The following audit parameters were followed:
- The auditor reviewed the medical record documentation, encounter form/superbill, and the final billed CMS 1500 claim form.
- Under the guidelines of Medicare, Medicaid, and all other federal healthcare programs, the auditor verified that all charges billed are for covered and billable services.
- The auditor verified documentation of the chief complaint.
- The auditor determined appropriate assignment of E/M visit level CPT® codes.
- The auditor verified that all billed procedures are documented in the medical record either in the progress notes or via a copy of the appropriate report.
- The auditor verified the accuracy of CPT®/HCPCS Level II coding, modifier assignment, and number of units of service for documented procedures. The auditor verified that unbundling of codes has not occurred.
- The auditor determined appropriate ICD-10-CM diagnosis coding and verified that the primary focus of the visit was sequenced as the first ICD-10-CM code.
- The auditor verified the correct place of service code reported on the CMS-1500 claim form.
Why Was the Audit Performed?
The why should be specifically stated to provide context and suggest response. Consider and answer the following questions when crafting a narrative report or executive summary, such as the one shown in Figure A.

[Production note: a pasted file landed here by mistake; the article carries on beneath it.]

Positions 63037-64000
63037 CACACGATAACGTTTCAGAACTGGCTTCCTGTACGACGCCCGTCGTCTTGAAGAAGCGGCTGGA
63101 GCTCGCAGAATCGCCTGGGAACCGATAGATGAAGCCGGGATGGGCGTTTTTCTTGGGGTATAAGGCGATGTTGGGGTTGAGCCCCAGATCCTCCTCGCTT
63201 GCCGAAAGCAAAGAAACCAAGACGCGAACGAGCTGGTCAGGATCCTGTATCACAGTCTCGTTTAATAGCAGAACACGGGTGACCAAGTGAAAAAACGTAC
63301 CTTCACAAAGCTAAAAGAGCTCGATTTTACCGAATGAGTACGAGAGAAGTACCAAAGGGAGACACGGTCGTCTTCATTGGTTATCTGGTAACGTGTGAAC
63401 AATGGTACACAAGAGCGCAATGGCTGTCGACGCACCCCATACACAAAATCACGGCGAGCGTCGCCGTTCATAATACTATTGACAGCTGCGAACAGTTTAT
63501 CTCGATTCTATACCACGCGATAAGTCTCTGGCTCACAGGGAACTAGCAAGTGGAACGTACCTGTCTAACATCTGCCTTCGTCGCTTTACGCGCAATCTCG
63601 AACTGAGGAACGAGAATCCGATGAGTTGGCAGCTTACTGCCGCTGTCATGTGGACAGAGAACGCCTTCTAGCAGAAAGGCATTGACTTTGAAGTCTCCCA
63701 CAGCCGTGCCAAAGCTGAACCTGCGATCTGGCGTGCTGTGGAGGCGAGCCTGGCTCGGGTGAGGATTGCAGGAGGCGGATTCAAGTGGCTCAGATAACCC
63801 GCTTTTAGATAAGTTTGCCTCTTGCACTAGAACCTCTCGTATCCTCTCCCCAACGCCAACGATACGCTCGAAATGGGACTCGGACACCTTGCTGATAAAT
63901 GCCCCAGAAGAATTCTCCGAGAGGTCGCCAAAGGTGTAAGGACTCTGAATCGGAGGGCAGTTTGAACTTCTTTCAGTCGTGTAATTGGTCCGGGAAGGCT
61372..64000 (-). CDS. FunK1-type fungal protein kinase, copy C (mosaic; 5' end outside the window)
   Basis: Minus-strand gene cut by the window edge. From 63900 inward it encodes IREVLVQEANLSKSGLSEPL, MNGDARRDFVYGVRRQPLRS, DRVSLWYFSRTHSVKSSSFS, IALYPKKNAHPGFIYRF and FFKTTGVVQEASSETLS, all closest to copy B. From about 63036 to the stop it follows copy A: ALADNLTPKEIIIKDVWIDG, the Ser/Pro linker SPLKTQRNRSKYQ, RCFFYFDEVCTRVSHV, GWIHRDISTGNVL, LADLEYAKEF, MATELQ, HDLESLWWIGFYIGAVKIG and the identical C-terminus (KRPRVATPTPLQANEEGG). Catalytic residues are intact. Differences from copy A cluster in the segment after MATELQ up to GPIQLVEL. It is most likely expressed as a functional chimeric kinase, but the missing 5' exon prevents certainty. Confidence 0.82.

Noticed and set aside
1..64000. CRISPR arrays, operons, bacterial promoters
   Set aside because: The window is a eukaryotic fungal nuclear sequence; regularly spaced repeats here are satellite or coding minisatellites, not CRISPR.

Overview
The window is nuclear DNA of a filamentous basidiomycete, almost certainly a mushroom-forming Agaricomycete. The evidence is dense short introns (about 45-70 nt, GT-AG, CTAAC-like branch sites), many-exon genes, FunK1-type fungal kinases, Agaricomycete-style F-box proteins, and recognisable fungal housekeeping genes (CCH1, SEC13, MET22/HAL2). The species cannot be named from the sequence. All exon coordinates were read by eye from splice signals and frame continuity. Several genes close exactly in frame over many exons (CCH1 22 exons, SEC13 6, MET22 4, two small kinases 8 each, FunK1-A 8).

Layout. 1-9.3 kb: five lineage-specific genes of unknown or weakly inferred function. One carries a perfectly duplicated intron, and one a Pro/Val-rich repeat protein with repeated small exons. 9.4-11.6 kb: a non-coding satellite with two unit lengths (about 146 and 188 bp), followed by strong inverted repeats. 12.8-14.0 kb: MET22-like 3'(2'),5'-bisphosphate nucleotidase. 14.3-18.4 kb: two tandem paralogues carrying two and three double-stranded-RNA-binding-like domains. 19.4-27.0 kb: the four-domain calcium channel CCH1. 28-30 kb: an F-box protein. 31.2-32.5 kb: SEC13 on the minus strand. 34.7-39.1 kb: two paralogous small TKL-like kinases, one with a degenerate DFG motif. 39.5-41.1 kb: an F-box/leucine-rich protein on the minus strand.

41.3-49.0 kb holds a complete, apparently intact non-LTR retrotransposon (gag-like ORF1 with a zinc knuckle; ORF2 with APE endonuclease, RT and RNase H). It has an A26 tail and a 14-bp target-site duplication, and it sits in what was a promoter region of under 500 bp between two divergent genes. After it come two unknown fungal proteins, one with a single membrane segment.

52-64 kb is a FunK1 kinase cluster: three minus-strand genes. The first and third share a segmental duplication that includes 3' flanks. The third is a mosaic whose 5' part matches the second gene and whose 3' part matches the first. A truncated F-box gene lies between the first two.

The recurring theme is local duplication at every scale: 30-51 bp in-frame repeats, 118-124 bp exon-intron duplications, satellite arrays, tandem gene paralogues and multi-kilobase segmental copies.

- Was the audit due to a potential compliance risk? How was the risk identified?
- Was the audit due to bell curve analysis identifying providers who are outliers?
- Was the audit done because the provider bills high-risk services (e.g., prolonged care, high-level E/M codes, etc.)?
- Was the audit due to issue on the provider’s Compliance Audit Plan or a potential issue on the Office of Inspector General’s Work Plan?
- Was the audit done proactively by the compliance department or a for post-education purposes?
- Was the audit in response to a payer audit? Was this a best practices vs. defensive audit?
The executive summary should include a high-level overview of the issues and how they are being addressed, the expectations, and any action plans, detailing necessary education. Be sure education plans specify who needs it and who will provide it.
The level of detail provided will vary depending on who you report to. For example, the provider will likely want to see encounter-level detail, while administration will just want to see broad results. The compliance department will want to see every detail, while the attorney may want only want detail of an overpayment that must be refunded.
Sandy Giangreco Brown, RHIT, CPC, COC, CPC-I, COBGC, CCS, CCS-P, CHC, is the director of coding & revenue integrity at CliftonLarsonAllen, LLP. (CLA) specializes in Physician Practices and outpatient and inpatient hospitals She has more than 28 years of experience in healthcare and medical records management, coding, auditing and compliance in the hospital, outpatient, and physician settings. Giangreco Brown is a member of the Greeley, Colo., local chapter.